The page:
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More Gambians Perceive Rising Corruption Without Government Fighting It




Latest Afrobarometer survey revealed that more Gambians perceive an increase in corruption in the country and the government fails to fight it.

Six in 10 Gambians (61%) say the overall level of corruption in the country increased “somewhat” or “a lot” during the past year, almost double the proportion recorded in 2018 (32%).

Three-fourths (76%) of citizens say the government is not doing a good job of fighting corruption, a 39-percentage-point increase compared to 2018 (37%).

More than four in 10 Gambians say “most”, or “all” officials in the police (48%) and the president’s office (42%) are corrupt. Public perceptions of corruption among key public officials increased sharply except with regard to religious leaders, the survey showed.

Other key findings of the pan-African research firm indicated that a significant number of the respondents for the survey alleged paying bribes in exchange for police assistance, among others.

Among respondents who had contact with key public services during the previous year, substantial proportions say they had to pay bribes to get police assistance (36%), avoid problems with the police (16%), or obtain identity documents (21%), medical care (12%), or public school services (9%).

Only half (49%) of Gambians say that ordinary people can report incidents of corruption to authorities without fear of retaliation or other negative consequences, a 9-percentage-point drop since 2018,” the survey stated.

According to the findings, a growing number of Gambians said corruption is on the rise and the government is not doing enough to combat; and over the past three years, the perceptions of citizens of widespread corruption among public officials have increased significantly.

It further stated that a substantial number of the citizens also reported paying bribes to obtain public services, and only half of them believe they can report corruption to the authorities without fear of retaliation.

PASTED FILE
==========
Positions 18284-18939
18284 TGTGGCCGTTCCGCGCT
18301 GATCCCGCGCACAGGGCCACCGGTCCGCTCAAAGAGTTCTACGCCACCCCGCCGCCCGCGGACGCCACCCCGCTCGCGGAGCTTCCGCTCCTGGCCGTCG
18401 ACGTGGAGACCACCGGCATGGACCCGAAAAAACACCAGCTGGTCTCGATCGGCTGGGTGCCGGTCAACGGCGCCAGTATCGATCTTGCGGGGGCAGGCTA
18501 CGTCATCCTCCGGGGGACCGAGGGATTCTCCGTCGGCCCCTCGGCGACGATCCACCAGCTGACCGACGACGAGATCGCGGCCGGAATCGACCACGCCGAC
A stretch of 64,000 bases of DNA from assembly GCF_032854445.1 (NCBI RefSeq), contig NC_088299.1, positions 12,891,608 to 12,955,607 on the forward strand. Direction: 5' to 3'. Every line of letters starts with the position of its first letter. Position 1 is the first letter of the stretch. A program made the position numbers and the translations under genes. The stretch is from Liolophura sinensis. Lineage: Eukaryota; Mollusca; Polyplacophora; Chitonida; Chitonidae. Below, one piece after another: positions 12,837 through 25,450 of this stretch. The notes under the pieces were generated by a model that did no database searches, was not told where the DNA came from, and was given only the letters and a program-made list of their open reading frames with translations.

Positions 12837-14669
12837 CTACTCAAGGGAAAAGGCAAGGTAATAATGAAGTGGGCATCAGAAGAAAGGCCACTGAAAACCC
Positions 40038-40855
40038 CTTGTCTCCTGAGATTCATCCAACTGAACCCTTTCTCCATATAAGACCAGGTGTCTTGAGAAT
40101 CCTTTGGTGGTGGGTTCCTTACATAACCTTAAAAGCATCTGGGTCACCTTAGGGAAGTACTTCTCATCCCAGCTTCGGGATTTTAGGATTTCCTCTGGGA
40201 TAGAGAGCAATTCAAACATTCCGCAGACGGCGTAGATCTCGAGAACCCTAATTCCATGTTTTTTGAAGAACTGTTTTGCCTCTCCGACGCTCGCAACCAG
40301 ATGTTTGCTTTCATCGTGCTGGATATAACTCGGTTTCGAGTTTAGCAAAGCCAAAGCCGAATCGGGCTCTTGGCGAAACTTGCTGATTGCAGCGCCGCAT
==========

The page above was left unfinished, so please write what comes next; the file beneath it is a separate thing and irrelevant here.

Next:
The 2020 Corruption Perceptions Index ranked the Gambia 102nd  out of 179- meaning, The Gambia is more corrupt than the 101 countries of the 179 captured in the Index.

Despite its position on the Corruption Perceptions Index, The Gambia has neither an anti-corruption commission, nor an anti-corruption commission law; although it is a signatory to conventions, including the African Union Convention on Preventing and Combating Corruption. The country’s anti-corruption bill tabled in December 2019 in parliament is yet to pass into law.

Afrobarometer surveys Afrobarometer is a pan-African, nonpartisan survey research network that provides reliable data on Africans’ experiences and evaluations of democracy, governance, and quality of life. Seven rounds of surveys were completed in up to 38 countries between 1999 and 2018. Round 8 surveys (2019/2021) cover 34 countries. It conducts face-to-face interviews in the language of the respondent’s choice with nationally representative samples.  The team in the Gambia, led by the Center for Policy, Research and Strategic Studies (CepRass), interviewed 1,200 adult Gambians between 30 January and 23 February 2021. A sample of this size yields country-level results with a margin of error of +/-3 percentage points at a 95% confidence level. A previous Afrobarometer survey was conducted in the Gambia in 2018.

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